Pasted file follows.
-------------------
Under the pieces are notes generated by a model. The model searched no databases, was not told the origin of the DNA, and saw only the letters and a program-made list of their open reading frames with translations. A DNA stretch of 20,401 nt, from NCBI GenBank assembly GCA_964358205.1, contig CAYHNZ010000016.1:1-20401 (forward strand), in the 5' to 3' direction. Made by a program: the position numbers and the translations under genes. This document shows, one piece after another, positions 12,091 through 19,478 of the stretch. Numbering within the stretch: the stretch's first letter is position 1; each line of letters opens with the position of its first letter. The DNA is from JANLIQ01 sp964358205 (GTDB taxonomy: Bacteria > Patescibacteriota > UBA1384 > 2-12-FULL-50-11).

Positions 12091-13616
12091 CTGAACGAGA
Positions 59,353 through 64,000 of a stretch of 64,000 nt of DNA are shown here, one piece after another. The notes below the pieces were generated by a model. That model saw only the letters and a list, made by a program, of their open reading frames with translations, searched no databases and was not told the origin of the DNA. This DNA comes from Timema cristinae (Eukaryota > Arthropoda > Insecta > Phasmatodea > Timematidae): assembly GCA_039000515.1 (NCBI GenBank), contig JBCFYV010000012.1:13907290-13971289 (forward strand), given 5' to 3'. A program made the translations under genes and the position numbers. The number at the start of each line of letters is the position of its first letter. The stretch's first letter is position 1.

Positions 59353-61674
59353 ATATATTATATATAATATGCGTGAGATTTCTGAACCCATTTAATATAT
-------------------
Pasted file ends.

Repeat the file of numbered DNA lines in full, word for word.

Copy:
Under the pieces are notes generated by a model. The model searched no databases, was not told the origin of the DNA, and saw only the letters and a program-made list of their open reading frames with translations. A DNA stretch of 20,401 nt, from NCBI GenBank assembly GCA_964358205.1, contig CAYHNZ010000016.1:1-20401 (forward strand), in the 5' to 3' direction. Made by a program: the position numbers and the translations under genes. This document shows, one piece after another, positions 12,091 through 19,478 of the stretch. Numbering within the stretch: the stretch's first letter is position 1; each line of letters opens with the position of its first letter. The DNA is from JANLIQ01 sp964358205 (GTDB taxonomy: Bacteria > Patescibacteriota > UBA1384 > 2-12-FULL-50-11).

Positions 12091-13616
12091 CTGAACGAGA
Positions 59,353 through 64,000 of a stretch of 64,000 nt of DNA are shown here, one piece after another. The notes below the pieces were generated by a model. That model saw only the letters and a list, made by a program, of their open reading frames with translations, searched no databases and was not told the origin of the DNA. This DNA comes from Timema cristinae (Eukaryota > Arthropoda > Insecta > Phasmatodea > Timematidae): assembly GCA_039000515.1 (NCBI GenBank), contig JBCFYV010000012.1:13907290-13971289 (forward strand), given 5' to 3'. A program made the translations under genes and the position numbers. The number at the start of each line of letters is the position of its first letter. The stretch's first letter is position 1.

Positions 59353-61674
59353 ATATATTATATATAATATGCGTGAGATTTCTGAACCCATTTAATATAT